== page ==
English allows a science fiction writer to create words to express his needs, words which don’t now technically exist in the language but still make perfect sense to the reader. If one is writing about a technology which springs from the author’s imagination, the vocabulary may not exist.
When I wrote a blog on world building, I looked up a number of spellings to find which was most common. Some wrote it as one word. Some hyphenated it. I chose to split the words at my editor’s suggestion, but I can see the concept might standardize as one word. Apparently it is a more popular topic than I thought, and authors think of it as one term.
For the science fiction writer, compounding is a great way to invent new words. Spaceship has long become a standard because it is so self-explanatory. We even forget that it has lovely metaphorical overtones. The same with spacesuit. My spell checker does not like me to talk about ‘dropping downplanet,’ but like the familiar word ‘downtown’, I think it’s perfectly clear what I mean.
Think of our movie favorites Star Trek or Star Wars. These characters travel at lightspeed or warpspeed and fight with lightsabers.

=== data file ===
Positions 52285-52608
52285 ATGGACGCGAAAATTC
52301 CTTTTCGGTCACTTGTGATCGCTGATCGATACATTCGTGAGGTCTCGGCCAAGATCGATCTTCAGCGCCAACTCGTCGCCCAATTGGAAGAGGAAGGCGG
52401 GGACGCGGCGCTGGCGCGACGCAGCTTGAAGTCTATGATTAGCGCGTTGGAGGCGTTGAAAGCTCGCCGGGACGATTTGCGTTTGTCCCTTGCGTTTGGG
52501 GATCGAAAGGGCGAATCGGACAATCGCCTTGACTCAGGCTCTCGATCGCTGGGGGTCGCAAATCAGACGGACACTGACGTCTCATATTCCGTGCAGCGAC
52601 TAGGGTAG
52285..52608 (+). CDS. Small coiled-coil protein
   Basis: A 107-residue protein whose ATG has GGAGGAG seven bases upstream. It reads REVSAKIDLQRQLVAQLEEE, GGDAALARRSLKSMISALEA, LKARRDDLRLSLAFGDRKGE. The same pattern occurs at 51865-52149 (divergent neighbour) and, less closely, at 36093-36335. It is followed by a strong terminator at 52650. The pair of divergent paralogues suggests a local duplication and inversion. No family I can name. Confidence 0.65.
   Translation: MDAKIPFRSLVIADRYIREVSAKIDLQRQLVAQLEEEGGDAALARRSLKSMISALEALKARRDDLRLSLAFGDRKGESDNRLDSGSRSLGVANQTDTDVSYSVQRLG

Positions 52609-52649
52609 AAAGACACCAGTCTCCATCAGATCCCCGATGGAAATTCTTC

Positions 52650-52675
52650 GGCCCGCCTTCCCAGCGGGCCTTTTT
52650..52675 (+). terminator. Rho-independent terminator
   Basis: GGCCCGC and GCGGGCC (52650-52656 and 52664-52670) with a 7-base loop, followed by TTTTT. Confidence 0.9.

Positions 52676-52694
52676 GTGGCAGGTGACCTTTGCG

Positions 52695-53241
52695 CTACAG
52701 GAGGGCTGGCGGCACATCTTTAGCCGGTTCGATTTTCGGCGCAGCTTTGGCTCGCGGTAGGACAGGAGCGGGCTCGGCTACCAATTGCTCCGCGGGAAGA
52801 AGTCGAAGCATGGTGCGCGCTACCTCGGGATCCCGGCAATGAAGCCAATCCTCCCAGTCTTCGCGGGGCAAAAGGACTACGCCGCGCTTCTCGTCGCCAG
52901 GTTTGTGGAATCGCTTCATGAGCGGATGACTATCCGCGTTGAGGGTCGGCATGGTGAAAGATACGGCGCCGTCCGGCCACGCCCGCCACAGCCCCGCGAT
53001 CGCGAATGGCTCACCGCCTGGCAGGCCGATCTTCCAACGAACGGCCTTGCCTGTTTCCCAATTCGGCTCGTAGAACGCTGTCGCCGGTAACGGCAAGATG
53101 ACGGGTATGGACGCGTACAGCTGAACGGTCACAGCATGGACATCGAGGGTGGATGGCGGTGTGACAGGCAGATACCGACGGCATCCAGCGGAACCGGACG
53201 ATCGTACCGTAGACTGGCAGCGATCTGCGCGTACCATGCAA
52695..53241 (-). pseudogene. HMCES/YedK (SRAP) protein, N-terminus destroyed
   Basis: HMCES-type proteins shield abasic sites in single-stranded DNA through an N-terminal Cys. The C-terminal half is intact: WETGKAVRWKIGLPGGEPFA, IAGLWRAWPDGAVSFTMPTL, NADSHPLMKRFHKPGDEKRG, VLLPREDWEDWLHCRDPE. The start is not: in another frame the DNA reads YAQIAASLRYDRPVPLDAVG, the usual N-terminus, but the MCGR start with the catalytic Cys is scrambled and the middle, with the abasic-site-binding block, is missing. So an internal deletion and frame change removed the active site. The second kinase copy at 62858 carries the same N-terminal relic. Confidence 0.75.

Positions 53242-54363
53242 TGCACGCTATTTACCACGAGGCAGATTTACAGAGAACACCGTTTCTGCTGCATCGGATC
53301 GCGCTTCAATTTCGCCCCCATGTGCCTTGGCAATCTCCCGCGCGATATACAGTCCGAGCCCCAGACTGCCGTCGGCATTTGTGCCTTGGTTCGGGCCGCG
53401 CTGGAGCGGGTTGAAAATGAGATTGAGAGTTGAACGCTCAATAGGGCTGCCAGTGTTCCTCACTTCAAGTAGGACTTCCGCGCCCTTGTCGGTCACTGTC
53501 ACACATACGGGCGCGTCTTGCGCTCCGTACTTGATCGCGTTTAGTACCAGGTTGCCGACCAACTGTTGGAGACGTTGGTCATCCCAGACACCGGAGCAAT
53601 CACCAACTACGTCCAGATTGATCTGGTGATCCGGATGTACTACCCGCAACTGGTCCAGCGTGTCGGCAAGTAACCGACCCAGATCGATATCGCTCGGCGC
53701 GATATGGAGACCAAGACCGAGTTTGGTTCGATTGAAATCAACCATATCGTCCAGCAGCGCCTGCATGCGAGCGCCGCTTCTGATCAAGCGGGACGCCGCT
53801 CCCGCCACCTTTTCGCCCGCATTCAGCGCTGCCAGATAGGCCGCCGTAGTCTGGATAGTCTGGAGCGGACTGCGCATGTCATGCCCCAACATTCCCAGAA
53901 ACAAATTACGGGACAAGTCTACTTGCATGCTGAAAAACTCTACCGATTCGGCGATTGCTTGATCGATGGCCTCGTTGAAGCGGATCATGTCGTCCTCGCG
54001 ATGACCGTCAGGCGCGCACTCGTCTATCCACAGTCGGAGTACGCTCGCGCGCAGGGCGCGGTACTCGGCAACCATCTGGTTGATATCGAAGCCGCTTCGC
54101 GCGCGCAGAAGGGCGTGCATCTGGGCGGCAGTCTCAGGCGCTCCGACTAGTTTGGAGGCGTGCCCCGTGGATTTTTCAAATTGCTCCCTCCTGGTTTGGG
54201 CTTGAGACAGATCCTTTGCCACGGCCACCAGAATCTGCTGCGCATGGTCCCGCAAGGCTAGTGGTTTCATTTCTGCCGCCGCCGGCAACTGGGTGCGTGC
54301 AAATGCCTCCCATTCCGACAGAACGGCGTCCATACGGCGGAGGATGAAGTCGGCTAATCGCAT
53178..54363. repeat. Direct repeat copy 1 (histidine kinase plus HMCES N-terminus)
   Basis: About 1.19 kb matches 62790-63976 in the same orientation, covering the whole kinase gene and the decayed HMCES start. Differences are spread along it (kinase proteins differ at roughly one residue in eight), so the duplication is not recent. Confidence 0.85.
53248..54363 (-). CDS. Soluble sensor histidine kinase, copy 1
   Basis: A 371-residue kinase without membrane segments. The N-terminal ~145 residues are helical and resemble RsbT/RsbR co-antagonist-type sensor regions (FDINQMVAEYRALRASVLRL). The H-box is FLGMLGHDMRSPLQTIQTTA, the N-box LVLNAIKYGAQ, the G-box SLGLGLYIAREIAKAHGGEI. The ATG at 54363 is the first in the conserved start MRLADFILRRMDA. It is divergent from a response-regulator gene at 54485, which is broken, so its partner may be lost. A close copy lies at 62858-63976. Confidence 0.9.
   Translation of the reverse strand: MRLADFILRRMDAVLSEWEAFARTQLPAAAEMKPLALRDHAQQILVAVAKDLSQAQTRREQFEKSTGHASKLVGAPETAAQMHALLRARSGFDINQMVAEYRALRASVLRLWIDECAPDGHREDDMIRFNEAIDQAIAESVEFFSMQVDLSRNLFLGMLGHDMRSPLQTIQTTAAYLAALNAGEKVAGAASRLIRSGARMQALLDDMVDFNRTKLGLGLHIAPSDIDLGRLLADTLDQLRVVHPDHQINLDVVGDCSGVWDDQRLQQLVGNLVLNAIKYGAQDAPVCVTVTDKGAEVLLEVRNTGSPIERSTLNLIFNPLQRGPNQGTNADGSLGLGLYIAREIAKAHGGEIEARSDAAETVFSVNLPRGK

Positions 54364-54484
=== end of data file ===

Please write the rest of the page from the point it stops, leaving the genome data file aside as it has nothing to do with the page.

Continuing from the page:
Inventing words can be great fun, particularly in naming characters or places. When I needed to name the world where my Ysabet character would go, I wanted a short word, beginning with an s or sh sound because I preconceived the language as sibilant. That would allow me an easy transition to an adjective form—Ser, Serian. Perhaps I was a little blatant when I named a bad character Seamus Esterat. Even though the first letter is different, capturing the sound of a baby’s first word in Serian led me to choose sama instead of mama for mother. Home becomes dolm, father, kai’fa, and son kai-su. There are elements of the English equivalents in there while performing as a separate language.
Here is an interesting link to J. R. R. Tolkien reading elvish: